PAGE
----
Lake Sevan 2015: A player’s perspective (1)

by ChessBase
8/6/2015 – In our previous report this event we brought to you analysis, pictures and an interview of the winner Jan Krzysztof Duda. Now we have the talented Indian GM Vidit Gujrathi (2643) tells us what it was like being a defending champion, how he prepared for the event – and how he blundered into a shocking mate in one in a better position, but came back to win the next round!

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The Chess Academy of Armenia, under the auspices of Armenian Chess Federation, organized the annual “Lake Sevan 2015” International Chess Tournament from 11 to 21 July, 2015 in Martuni, Armenia. It was a FIDE category 15 ten player round-robin event with an average Elo of 2617. The games started every day at 3 p.m. local time. Tournament director was GM Smbat Lputian, Chief Arbiter IA Norayr Kalantaryan, time control Fisher Time.

Editorial note: The way in which a 2650 player thinks and feels is quite difficult to understand. There are only 100 such players in the world, and majority of them like to keep things to themselves. Only a few, Vidit Gujrathi being one of them, are ready to share their experiences with the world-wide audience in order to enrich their understanding of the game. After the tournament when we asked Vidit to give his personal account of the Lake Sevan 2015 tournament, he readily agreed. In spite of his hectic training schedule for the preparation of the Asian Continental, he found the time to share his thoughts and annotate his games in great detail. We wish him all the luck on behalf of all the readers of ChessBase.

Lake Sevan 2015: A player’s perspective

By Vidit Gujrathi

On 10th of July, I left from the Mumbai airport to participate in the Lake Sevan International 2015 – with mixed feelings. I wasn’t very happy with my level of preparation, but at the same time I was very excited to play some good games. Even though I was the defending champion I did not feel any pressure as such. I won the Lake Sevan tournament in 2014 and played well in World Team Championships 2015. I like to play in Armenia. Sometimes you have good memories of a certain place and it helps you to play well. Positive vibes you can say!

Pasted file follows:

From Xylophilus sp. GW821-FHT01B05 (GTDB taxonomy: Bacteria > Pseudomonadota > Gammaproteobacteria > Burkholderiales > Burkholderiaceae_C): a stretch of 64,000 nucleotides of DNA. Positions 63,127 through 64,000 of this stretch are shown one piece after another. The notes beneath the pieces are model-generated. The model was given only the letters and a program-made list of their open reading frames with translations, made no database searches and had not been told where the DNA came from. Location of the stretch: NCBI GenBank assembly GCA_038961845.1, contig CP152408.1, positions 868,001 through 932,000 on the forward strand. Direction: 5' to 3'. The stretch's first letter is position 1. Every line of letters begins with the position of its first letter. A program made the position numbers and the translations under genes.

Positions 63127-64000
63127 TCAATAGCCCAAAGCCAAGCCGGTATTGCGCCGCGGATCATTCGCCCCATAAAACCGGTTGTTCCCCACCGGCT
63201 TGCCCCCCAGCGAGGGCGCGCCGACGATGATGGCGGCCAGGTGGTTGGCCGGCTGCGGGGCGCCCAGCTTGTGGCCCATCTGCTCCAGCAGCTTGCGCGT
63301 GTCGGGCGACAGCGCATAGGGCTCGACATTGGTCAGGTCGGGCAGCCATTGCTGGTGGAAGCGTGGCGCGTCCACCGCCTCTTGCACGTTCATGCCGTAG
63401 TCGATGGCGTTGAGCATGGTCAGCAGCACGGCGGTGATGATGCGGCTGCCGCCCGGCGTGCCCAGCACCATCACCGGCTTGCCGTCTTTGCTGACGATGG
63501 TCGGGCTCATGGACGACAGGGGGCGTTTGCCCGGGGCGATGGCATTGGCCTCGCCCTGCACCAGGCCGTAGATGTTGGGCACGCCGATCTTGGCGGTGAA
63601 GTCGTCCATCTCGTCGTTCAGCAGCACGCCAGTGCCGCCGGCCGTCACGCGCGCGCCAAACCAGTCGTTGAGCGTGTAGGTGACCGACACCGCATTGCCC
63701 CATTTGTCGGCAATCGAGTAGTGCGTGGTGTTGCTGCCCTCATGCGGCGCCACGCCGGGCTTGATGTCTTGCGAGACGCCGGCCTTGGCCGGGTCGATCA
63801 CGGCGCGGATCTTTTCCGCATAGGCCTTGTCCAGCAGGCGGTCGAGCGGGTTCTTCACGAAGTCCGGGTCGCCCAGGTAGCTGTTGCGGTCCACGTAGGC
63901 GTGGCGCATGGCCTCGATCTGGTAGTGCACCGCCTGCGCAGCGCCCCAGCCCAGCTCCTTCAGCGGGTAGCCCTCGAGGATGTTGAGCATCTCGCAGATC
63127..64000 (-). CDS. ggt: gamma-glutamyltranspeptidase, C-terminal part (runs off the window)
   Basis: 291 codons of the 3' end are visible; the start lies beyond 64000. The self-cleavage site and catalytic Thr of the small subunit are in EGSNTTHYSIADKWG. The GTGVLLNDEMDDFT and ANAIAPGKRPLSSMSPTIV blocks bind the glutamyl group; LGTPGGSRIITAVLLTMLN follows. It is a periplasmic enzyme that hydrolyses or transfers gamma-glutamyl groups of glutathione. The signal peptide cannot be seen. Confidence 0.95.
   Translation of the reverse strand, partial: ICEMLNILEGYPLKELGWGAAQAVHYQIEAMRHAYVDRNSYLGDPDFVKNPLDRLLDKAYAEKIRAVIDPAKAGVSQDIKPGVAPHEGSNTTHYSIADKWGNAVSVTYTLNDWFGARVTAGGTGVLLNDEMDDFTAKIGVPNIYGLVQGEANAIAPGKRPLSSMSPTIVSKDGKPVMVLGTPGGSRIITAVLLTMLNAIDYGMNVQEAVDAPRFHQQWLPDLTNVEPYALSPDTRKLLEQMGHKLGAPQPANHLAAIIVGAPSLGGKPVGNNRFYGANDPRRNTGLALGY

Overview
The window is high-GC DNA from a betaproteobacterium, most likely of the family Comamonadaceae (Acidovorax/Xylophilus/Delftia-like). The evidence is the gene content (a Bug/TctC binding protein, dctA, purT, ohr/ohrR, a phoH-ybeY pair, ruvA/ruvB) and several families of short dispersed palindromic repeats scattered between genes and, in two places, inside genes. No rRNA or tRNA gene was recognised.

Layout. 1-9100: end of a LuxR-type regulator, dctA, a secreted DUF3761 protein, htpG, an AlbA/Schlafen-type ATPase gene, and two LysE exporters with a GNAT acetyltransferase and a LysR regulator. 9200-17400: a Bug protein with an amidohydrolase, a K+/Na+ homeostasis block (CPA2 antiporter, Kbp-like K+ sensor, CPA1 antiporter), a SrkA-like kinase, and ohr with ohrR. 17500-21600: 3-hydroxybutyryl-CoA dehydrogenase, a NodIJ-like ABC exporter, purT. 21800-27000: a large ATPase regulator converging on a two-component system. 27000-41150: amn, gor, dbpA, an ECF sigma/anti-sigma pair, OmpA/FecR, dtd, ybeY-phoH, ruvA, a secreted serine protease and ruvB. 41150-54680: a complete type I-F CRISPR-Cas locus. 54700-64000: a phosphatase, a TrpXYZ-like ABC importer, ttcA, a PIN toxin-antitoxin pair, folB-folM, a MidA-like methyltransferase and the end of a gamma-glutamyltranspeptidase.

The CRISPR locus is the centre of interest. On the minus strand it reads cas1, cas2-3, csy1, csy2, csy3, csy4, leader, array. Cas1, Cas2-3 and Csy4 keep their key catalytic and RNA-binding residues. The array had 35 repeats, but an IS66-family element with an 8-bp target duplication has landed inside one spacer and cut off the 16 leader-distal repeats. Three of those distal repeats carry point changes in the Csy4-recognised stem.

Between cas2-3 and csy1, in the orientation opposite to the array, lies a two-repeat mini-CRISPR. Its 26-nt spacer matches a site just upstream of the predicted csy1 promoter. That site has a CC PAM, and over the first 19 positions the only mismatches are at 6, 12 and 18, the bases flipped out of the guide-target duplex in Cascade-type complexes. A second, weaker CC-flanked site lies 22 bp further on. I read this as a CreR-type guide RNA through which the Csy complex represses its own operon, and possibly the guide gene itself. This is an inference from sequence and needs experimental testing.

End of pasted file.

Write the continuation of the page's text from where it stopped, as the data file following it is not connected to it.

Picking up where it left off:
The participants: Jan-Krzysztof Duda, David Anton Guijarro, Vladislav Artemiev, Robert Hovhannisyan, Vidit Gujrathi, Salem Saleh, Samuel Sevian, Tigran Petrosian, Hovhannes Gabuzyan and Samvel Ter-Sahakyan.

The 2014 edition was definitely stronger than this year. In 2014 I was the seventh seed and there were many experienced players like Areshchenko, Melkumyan, Kuzubov and others. This year it was completely different. I was the seeded second. In 2014 I was the youngest and this year five players were younger to me, with Sevian, born in 2000, making me look positively old! The Elo of the participants did not reflect their true playing strength, as all the players are still in their developing phase and will gain many rating points in the time to come. No wonder the event was dubbed as a “Tournament of future stars”.

GM Vidit Santosh Gujrathi, Date of Birth: 24 October, 1994, Current Rating 2643

  • 2005, 2006, 2007, 2009: Four-time National Youth Champion.
  • 2008: Champion of the World U14 Junior Chess Championship.
  • 2009: Silver medal holder in the World U16 Junior Chess Championship.
  • 2013: Bronze medalist of the World Junior Chess Championship.
  • 2014: National Champion in National Challengers Championship.
  • 2014: Winner of “Lake Sevan 2014” International Chess Tournament.
From the Lake Sevan tournament web site

How does one prepare for an event like this? There are usually two approaches – one is specific opening preparation based on your opponent’s repertoire. If one follows this then he has to prepare with both the colours as the lots are drawn just a day prior to the tournament. The other approach is to go for general preparation trying to improve on your weaknesses without worrying about your opponent’s. I tried to balance between the two. I looked at my opponent’s games before the tournament but didn’t go into any specific preparation based on their openings. I was trying to fix the problems in my own repertoire. It was more general. Besides I hadn’t played a serious tournament for quite some time, so I was mainly concerned with getting into good shape before the tournament.

Tigran Petrosian (above) is the trickiest player I know. I have played four blitz games against him and every time I was winning, but in the time pressure he would always trick me with some sneaky moves and win. He doesn’t have a very solid opening repertoire – he plays opening lines where he might be slightly worse but where the position is strategically complex and rich.